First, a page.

F1 teams push on with new 'franchise' car plan

The bosses of the four major teams met this afternoon in Montreal to discuss the ideas that emerged from last month's F1 Strategy Group meeting – with a focus on how customer cars, or what they now call ‘franchise’ cars, will work.

Hosted by McLaren's Ron Dennis, the meeting (pictured left) was also attended by Eric Boullier, Toto Wolff, Niki Lauda, Maurizio Arrivabene and Christian Horner.

Williams and Force India, the other teams in the Strategy Group, were not represented. The FIA's Charlie Whiting was also invited along for part of the meeting.

Wolff insisted that today's meeting was just a follow-up to the May 14 Strategy Group gathering, and was intended to refine some of the concepts tabled at the time.

“The mandate of the Strategy Group was for some of the teams to sit down and discuss potential avenues of customer cars versus third cars, the rules and regulations for 2017,” Wolff told Motorsport.com.

“This is a structured approach, and we have been discussing some of the issues. It was a good meeting. It's important to get it right, and therefore all the solutions and possibilities were discussed, and it needs to be tackled in a good way.”

Red Bull team chief Christian Horner also spoke to Motorsport.com following the meeting.

“We had a mandate from the Strategy Group to discuss a few things,” the Red Bull boss told Motorsport.com. “All of the discussions for the future were positive, so nice to see that the teams were on the same page for once.

"Customer cars are something I've supported for a few years now. It's to offer an alternative if teams really get themselves into trouble. They can focus on being a race team.

"I think it would be a healthy thing for either an existing team or a new team coming into the sport.”

For customer cars read ‘franchise’

Wolff first used the term ‘franchise’ cars in Monaco, and he said that the phrase has now been officially adopted.

“We call them franchise cars," he said. "I think we need to have a contingency plan in place to say what happens if a team or two drops out? What do we do?

“I think we don't want to be in front of the snake – 'Oh my God, now we are down to 18 cars or 16 cars.'

“We hope that everything stays like it is, and they [the struggling teams] can make it commercially viable for themselves. But you need to be responsible enough for F1 to say, 'What happens if?'

“We need to talk solutions, like how is it viable in terms of the sporting and technical regs? Who's going to pay for it or who's going to finance it?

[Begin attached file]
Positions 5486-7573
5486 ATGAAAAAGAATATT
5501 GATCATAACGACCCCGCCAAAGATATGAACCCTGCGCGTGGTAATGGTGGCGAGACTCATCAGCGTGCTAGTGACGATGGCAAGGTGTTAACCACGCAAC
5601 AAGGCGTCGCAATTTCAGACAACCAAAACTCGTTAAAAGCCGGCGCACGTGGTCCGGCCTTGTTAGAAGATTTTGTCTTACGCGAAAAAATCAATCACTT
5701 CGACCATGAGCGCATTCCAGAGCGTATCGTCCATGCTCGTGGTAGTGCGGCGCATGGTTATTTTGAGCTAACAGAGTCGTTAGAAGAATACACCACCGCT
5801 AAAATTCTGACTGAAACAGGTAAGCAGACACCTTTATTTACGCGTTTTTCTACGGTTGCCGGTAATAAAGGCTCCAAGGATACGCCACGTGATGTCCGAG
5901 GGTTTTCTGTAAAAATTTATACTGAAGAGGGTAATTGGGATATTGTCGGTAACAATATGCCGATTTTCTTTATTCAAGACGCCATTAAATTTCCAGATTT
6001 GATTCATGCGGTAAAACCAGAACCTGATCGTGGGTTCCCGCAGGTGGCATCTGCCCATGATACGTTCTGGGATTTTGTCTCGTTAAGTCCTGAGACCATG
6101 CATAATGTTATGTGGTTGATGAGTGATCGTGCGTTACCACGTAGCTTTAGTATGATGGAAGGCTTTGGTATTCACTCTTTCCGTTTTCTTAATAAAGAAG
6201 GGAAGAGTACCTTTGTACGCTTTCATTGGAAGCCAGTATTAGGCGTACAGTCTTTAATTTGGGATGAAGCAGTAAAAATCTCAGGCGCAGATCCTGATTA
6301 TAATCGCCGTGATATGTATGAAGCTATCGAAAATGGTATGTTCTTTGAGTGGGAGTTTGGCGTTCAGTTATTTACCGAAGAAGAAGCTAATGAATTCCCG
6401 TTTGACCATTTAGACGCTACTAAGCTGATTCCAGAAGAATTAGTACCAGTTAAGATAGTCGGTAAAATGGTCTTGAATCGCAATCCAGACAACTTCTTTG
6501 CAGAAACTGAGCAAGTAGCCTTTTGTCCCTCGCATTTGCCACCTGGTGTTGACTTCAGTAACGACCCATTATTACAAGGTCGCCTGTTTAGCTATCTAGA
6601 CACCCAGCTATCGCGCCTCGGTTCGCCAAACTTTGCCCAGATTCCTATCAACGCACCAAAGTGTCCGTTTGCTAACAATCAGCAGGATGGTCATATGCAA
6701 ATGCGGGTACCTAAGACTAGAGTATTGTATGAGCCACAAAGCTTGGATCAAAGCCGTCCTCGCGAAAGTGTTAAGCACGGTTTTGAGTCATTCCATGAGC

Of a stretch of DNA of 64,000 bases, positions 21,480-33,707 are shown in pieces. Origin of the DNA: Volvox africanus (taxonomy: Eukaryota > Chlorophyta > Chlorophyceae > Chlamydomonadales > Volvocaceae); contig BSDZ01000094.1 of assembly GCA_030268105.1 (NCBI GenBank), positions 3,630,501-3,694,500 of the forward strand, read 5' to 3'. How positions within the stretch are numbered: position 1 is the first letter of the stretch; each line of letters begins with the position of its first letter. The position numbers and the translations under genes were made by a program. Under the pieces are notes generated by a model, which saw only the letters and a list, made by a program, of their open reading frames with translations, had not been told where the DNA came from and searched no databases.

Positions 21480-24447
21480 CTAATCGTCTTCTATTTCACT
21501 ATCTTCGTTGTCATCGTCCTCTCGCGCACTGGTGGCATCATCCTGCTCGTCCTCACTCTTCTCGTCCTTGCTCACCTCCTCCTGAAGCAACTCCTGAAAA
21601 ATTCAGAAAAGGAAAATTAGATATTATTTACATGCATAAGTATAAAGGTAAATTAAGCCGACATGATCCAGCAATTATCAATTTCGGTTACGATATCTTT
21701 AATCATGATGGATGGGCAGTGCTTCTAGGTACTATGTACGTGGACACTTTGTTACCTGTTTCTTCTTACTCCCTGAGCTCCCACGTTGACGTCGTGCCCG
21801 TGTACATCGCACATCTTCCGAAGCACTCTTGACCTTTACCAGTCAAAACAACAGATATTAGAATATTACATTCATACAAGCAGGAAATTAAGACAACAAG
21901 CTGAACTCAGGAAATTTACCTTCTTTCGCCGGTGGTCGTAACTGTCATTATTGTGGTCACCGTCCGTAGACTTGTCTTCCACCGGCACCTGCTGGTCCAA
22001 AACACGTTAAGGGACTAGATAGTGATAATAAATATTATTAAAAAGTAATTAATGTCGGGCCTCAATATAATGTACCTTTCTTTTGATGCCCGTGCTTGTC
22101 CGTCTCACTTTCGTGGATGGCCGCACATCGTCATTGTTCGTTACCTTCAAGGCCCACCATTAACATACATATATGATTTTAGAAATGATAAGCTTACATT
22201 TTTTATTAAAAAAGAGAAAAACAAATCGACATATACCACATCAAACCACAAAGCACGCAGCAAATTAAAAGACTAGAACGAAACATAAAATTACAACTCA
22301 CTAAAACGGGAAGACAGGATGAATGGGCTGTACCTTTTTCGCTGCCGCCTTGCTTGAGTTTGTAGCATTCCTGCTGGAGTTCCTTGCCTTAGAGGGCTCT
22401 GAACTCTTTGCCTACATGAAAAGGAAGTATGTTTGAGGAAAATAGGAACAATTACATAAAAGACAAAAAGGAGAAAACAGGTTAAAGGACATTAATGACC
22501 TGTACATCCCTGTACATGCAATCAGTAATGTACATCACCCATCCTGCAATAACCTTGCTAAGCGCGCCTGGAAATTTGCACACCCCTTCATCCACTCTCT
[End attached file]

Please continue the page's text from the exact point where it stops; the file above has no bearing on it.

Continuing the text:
“Who's going to supply cars? Do we want to have standard suppliers entering, or do we want to do it ourselves? Can last year's cars enter or not? Down to the detail, like who's going to go on the podium? We've also discussed the downsides. We don't want to have junior teams.

“All of us are responsible enough that we need to look at the next years. At the moment we hope it stays like it is.”

Finding a good consensus

Wolff says that while there were different ideas on how to progress, the meeting was a positive one.

“I think we had really good discussions which are not 'actual', because it's not happening, but we need to have a contingency in place,” he added. “There are different ideas and different opinions, but we kind of went through a multiple choice, and we found a pretty good consensus on most of the things.”

He confirmed that Bernie Ecclestone's idea for a 'GP1'-style package to be provided by a third party has lost momentum: “I think the way forward which we including Bernie see at the moment is that the constructors should be able to supply cars to interested parties, rather than having a single source of chassis supplier.”

Planning ahead for 2017

Another key subject discussed today was how F1 cars should look in 2017.

“We talked about the regulations we have decided on for 2017, wider tyres, wider cars,” Wolff said. “We discussed, 'Are those cars attractive?' Or if not, do we want to tackle it from a design side, or do we want to tackle it from a technical side?

“Do we want to say those cars want to be five seconds quicker and they just happen to look like they do from a technical point of view, which is my opinion? Or do we want to bring up some design concepts and say this is how the car needs to look, which is not going to make it faster.”

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About this article
Series Formula 1
Event Canadian GP
Track Circuit Gilles-Villeneuve
Teams McLaren , Mercedes , Red Bull Racing , Ferrari
Article type Breaking news